Sustainability as a way of life is developing rapidly in the country, however, still lags far behind in the state of Michigan. The intervention is based upon a project by the City of Ann Arbor called ‘Green Rental Housing’ which aims to increase energy efficiency in the community by targeting the housing market.
of energy used
by buildings in US
of energy used
by residential in MI
fossil energy used in MI
Data Source: U.S. Energy Information Administration
Many of the renters in Ann Arbor are students and end up paying a large portion of their income for high utility costs which makes the housing unaffordable
Renters and homeowners do not have adequate access to information on sustainable properties and also, the value of buying/renting a more energy efficient property
To protect the environment and reduce GHG emissions, it is important for the general public to be aware and participate
Detailed competitive analysis of these tools suggested that only two tools are formally designed for customers to look for green homes – Greenhomesforsale and Sustainable House Day, but both are just web based tools.
The other three tools serve only a very limited part of the context such as rental search and relevant information.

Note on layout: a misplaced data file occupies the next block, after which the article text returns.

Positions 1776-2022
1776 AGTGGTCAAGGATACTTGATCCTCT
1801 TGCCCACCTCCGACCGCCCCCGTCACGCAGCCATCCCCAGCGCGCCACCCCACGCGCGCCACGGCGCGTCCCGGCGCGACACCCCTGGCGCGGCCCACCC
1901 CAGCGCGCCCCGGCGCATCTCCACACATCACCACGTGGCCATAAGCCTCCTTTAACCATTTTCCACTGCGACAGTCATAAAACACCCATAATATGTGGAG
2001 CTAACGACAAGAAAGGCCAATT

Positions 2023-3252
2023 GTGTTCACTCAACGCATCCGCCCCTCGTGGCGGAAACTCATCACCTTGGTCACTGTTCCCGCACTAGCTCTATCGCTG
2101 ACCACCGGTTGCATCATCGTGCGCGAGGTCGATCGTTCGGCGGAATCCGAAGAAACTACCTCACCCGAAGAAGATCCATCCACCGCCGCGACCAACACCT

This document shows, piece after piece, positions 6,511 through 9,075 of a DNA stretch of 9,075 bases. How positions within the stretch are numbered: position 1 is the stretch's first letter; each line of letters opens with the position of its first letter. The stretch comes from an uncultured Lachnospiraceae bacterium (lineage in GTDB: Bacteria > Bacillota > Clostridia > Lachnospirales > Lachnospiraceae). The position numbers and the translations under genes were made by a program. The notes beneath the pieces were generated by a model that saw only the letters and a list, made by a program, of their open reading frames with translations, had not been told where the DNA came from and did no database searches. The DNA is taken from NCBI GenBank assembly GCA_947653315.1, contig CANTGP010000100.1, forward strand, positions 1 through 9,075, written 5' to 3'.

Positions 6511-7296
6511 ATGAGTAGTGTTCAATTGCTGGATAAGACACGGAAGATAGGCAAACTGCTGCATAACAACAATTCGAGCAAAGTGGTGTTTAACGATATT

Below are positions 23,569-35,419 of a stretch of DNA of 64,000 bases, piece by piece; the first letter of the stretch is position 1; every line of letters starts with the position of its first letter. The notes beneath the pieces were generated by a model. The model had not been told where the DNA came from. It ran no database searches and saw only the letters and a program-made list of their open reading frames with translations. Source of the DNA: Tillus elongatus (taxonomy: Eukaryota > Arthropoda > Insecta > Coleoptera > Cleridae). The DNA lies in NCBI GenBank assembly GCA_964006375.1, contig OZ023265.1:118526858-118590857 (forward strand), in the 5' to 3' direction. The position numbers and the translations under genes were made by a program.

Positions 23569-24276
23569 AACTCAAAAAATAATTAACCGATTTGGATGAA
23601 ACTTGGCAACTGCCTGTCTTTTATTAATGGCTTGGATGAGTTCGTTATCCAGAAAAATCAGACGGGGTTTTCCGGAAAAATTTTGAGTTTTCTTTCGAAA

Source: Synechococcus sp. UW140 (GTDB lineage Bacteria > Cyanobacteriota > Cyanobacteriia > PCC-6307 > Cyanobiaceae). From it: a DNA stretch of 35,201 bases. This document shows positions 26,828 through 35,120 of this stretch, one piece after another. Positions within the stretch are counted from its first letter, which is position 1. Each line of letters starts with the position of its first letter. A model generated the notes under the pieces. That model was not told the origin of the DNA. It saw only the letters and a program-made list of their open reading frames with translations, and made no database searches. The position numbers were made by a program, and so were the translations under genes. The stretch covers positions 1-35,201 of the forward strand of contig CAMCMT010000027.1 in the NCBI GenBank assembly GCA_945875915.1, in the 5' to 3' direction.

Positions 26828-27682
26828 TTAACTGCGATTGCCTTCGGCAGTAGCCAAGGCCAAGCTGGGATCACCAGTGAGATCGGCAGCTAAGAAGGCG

To get an understanding of who the target audience are, their needs and motivations, I sent out a 15-question survey to the academic community of the University. Click here to access the survey.
Having received a total of 53 responses, following were the key takeaways:
say strongly or
somewhat concerned about the environment
say they would be willing to buy a green property in future
cite affordability as their key deciding factor, followed by distance to work/school and then their environmental impact
would be more willing to rent if they felt more informed about the financial incentives and were able to find renters
feel very little or not informed at all about green properties in Ann Arbor
Design Strategies and Storyboards
Based on user studies and design challenges, seven different solutions were identified. Storyboards were created for each of these solutions as shown below.
Six users were recruited from the respondents surveyed for a more open-ended discussion about their thoughts and motivations, as well as provide feedback and comments on the above design strategies. Here are the key insights:
It would probably be a good idea to consider the needs and limited resources for students, given how many of them are in Ann Arbor.
I do really want to contribute my part to the environment, but finances are and future investment are my primary deciding factor
I don't really know how to understand green? Plus won't this limit my options if I have other things in mind as well?
Based on target user research, I developed the following three personas which speak broadly about the target population.